“The seeing eye is the important thing.”
— Imogen Cunningham
This hand-pulled letterpress print is printed from hand-lettered original typography and hand-drawn illustrations and patterns (in fact, everything was done by hand, the hard way!). This piece was created in honor of the vision of one of America’s greatest photographers.
Please note that the current inventory (11) consists of 1 numbered print and 10 APs or “Artist Proofs.” We determine our edition number before printing, but we always print a few more broadsides than we think we’ll need for the edition, in case of mishaps during the process. When the edition is finished, any extra prints that survive outside of the edition are signed and labeled with “AP” in place of a number. Because we wait to sell the APs until the rest of the edition is sold out, they are priced the same as the numbered prints. The first person to order this print will receive the numbered print; the APs will be sold after that.
Our 19th Dead Feminist broadside is a big departure from previous prints in the series. For the first time ever, the piece is printed on rich, deep black paper — which makes the brilliant metallic gold of the quote pop into focus. Surrounding the text is an intricate metallic silver filigree of spring botanicals and portraiture, creating a pastiche of the subjects of some of Imogen Cunningham’s most iconic photographs. In the eye of the storm of imagery is the all-seeing camera lens, looking out onto the world.
To help sharpen the seeing eyes of the artists of tomorrow, we donated a portion of our proceeds to Youth in Focus — a nonprofit that puts cameras in the hands of at-risk youth to “teach them how to develop negatives into positives.”
This poster was printed on an antique Vandercook Universal One press. Each piece is printed on archival, 100% rag (cotton) paper, and individually signed and numbered by both artists. This piece was printed in a limited edition, so once the edition sells out, it will not be reprinted. So snag your copy while you can!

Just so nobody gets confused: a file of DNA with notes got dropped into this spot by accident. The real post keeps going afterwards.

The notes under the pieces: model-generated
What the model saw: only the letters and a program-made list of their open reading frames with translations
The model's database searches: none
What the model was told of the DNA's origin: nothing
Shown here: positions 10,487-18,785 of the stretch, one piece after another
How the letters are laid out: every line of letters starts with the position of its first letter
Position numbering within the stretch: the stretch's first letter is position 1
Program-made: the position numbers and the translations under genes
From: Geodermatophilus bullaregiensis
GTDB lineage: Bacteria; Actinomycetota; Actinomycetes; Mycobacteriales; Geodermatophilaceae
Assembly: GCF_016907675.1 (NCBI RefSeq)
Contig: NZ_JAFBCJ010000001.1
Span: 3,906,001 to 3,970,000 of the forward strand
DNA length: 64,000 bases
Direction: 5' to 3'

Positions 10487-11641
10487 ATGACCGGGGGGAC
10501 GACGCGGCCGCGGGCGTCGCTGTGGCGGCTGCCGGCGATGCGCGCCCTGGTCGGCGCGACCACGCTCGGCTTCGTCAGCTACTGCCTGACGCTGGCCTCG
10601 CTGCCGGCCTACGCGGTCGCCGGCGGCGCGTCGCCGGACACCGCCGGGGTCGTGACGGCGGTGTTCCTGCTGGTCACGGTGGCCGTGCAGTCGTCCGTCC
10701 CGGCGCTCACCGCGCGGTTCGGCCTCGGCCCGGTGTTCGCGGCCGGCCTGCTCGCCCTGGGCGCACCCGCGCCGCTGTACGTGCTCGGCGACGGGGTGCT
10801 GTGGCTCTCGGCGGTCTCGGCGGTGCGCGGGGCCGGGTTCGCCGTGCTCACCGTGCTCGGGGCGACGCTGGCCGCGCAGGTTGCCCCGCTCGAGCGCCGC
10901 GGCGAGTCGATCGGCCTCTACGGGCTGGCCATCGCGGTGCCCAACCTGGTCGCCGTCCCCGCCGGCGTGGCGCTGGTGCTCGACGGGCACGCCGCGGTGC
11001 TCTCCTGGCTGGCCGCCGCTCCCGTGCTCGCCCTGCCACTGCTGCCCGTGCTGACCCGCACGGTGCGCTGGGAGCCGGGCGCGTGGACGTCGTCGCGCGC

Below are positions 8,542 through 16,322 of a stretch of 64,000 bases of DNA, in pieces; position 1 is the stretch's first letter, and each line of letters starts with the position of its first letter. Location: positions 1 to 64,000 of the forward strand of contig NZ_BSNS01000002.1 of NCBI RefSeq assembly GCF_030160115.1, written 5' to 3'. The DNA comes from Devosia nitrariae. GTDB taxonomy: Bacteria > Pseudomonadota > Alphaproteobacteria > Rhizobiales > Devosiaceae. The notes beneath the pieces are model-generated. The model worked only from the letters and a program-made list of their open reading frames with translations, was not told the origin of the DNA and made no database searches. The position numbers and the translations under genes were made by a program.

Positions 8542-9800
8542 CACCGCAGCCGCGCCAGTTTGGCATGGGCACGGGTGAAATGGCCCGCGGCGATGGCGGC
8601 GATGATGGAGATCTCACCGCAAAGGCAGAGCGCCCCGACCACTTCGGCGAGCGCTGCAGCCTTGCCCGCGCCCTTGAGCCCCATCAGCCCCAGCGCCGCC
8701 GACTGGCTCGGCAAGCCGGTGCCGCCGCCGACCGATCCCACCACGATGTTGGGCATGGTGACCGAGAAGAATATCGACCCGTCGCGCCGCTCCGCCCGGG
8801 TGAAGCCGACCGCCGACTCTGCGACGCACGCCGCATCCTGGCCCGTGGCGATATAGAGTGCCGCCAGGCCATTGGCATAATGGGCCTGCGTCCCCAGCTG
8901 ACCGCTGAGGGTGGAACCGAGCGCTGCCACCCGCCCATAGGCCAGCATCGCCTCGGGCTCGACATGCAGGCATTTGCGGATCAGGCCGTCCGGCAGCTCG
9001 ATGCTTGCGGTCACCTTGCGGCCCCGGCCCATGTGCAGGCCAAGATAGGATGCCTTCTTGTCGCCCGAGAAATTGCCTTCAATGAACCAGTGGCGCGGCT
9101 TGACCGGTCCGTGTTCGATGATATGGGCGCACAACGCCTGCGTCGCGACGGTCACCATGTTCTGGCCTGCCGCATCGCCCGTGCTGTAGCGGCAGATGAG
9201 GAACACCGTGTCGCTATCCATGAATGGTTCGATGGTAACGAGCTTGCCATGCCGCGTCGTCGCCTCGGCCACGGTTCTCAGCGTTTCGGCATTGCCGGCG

Edition size: 147 + 20 APs
Paper size: 10 x 18 inches
Imogen Cunningham (1883 – 1976) graduated from the University of Washington in 1907, earning a degree in chemistry with her thesis on chemical processes in photography. Shortly afterward she was hired by photographer Edward Curtis, who taught her platinum printing and portraiture. She opened her own successful studio in Seattle, and published an article entitled “Photography as a Profession for Women.” In 1917, Cunningham and her husband and son relocated to California, where she gave birth to twin boys. Her children and the plants in her garden then became key subjects of her work. Her experiments with double exposure throughout the 1920s and 30s contributed to a growing appreciation of photography as art. She was a founding member of Group f/64, a collective of influential west coast photographers including Ansel Adams and Edward Weston. The group mounted a 1932 exhibition at the de Young Museum in San Francisco, united by a manifesto declaring “photography as an art form by simple and direct presentation.” Cunningham’s vision came through in both her personal and commercial work: unvarnished celebrity portraits for Vanity Fair; documentary street photography; nudes and botanical images — a lifetime of work that continues to challenge and intrigue viewers.
Illustrated by Chandler O’Leary and printed by Jessica Spring, grateful for artists who remind us to focus.
This original artwork is copyright Chandler O’Leary and Jessica Spring 2014. Copyright is not transferable with the sale of this print. The buyer is not entitled to reproduction rights.
WA state residents are subject to sales tax.
The print is packaged in a clear poly sleeve and will ship flat in a protective mailer, via USPS Priority Mail.